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Gut. 2004 Jul; 53(7): 923–924.
PMCID: PMC1774127

Fatty liver, hypertension, and the metabolic syndrome

The clinical significance of hepatic steatosis remains controversial. Long known to be common,1,2 fatty liver was once dismissed as an innocuous condition, particularly when discovered incidentally in individuals with normal serum aminotransferases.3–5 However, as discussed subsequently, emerging evidence challenges this old assumption by demonstrating strong associations between hepatic steatosis and other potentially life threatening diseases.

Reports that some alcohol abusers and non-alcoholic individuals with fatty livers eventually develop cirrhosis and succumb to “typical” complications of advanced liver disease are certainly concerning.3,4,6–11 Moreover, evidence suggests a detrimental interaction between hepatic steatosis and other types of chronic hepatitis because several studies have identified fatty liver as an independent predictor of progressive liver fibrosis in patients with chronic hepatitis C,12–14 and at least one study demonstrated that hepatic steatosis conveys an independent risk for hepatocellular carcinoma in this population.15 Hepatic steatosis is also associated with a poor response to antiviral therapy13 although this may be because it is strongly associated with obesity, which independently decreases the efficacy of hepatitis C treatment.16 In any case, there is no longer any doubt that having a fatty liver increases an individual’s risk for advanced liver disease.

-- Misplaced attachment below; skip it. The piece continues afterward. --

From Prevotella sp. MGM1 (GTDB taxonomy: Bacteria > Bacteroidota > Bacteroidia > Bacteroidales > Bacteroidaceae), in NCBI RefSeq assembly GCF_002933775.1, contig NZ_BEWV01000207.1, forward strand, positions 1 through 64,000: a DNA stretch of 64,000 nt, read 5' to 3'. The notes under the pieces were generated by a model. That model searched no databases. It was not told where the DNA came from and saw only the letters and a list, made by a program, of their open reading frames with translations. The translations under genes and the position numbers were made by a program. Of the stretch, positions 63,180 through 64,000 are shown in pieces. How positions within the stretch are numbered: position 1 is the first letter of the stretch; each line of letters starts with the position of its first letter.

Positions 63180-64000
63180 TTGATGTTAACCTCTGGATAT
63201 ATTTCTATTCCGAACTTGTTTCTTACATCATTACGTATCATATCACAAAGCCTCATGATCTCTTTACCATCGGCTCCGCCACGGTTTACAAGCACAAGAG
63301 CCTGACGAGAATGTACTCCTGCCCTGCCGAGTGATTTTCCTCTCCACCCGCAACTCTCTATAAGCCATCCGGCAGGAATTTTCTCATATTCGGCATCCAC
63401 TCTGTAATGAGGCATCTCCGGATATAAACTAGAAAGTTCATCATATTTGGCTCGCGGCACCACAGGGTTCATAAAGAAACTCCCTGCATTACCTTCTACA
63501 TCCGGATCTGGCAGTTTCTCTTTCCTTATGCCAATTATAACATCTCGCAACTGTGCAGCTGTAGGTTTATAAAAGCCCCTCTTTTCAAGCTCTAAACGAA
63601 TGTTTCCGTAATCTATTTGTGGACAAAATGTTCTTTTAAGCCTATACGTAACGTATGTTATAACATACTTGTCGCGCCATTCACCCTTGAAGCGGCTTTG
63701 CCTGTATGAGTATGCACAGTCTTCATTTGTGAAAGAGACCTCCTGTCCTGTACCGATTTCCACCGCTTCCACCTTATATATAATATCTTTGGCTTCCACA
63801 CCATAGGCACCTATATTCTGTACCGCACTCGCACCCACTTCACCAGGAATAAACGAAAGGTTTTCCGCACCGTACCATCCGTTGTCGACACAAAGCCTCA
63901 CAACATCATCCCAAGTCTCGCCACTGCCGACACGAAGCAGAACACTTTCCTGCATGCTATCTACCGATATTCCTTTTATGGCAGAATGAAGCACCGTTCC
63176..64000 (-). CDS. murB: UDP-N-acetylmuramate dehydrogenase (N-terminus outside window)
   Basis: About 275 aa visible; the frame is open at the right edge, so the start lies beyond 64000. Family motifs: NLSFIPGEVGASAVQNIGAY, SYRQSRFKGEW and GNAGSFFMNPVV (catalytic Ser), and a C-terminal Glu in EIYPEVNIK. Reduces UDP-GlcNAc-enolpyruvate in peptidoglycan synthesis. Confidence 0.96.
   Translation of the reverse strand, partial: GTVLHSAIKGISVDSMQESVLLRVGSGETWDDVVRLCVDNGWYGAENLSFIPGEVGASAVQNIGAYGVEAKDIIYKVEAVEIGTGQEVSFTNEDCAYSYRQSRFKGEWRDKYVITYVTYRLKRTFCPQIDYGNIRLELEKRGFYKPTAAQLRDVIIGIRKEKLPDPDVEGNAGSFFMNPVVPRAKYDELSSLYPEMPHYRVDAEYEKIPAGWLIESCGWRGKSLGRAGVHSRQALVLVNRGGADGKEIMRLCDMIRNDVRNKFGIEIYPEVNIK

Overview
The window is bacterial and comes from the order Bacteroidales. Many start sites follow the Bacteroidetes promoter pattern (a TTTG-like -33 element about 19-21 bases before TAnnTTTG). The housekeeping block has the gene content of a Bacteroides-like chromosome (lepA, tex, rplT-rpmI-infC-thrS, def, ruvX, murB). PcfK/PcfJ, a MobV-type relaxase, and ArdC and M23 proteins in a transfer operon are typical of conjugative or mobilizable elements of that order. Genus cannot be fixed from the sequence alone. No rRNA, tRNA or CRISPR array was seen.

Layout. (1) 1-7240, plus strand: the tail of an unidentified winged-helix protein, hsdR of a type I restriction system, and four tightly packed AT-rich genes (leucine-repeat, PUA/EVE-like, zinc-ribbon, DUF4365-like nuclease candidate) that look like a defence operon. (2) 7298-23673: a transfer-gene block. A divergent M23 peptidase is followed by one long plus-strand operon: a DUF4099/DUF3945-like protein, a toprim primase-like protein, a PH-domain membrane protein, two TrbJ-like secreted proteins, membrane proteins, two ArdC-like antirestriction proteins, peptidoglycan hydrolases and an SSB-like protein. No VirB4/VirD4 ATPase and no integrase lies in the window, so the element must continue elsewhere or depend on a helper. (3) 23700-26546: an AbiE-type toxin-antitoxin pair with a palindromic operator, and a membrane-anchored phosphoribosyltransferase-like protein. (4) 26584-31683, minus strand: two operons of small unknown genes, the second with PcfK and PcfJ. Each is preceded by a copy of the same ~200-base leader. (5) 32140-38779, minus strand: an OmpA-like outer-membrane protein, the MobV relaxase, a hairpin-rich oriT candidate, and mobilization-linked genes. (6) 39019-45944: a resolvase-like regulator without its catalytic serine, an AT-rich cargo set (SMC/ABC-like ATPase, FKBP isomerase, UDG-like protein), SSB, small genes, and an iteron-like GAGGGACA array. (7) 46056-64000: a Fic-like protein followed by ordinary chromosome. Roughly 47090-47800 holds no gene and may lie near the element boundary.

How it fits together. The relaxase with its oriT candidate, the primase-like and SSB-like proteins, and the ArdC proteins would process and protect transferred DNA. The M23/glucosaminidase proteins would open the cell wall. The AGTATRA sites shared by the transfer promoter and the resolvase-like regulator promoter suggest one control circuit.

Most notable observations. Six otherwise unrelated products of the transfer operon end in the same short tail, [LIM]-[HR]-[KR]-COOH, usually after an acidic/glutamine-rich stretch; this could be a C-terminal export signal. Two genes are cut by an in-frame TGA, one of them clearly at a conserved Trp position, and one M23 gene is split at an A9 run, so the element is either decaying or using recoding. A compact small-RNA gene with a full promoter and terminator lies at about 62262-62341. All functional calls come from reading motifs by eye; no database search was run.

In addition, fatty liver is strongly associated with other disorders that are themselves major causes of morbidity and mortality. As mentioned earlier, fatty liver is often linked with obesity,17 a condition that significantly increases the risk of dying from any disease.18 Obesity, particularly visceral adiposity, is also an important component of the insulin resistance metabolic syndrome, a constellation of disorders (for example, dyslipidaemia, type 2 diabetes, and hypertension) that promote cardiovascular disease.19 The paper by Donati and colleagues20 in this issue of Gut, draws our attention to the relationship between fatty liver and hypertension [see page 1020].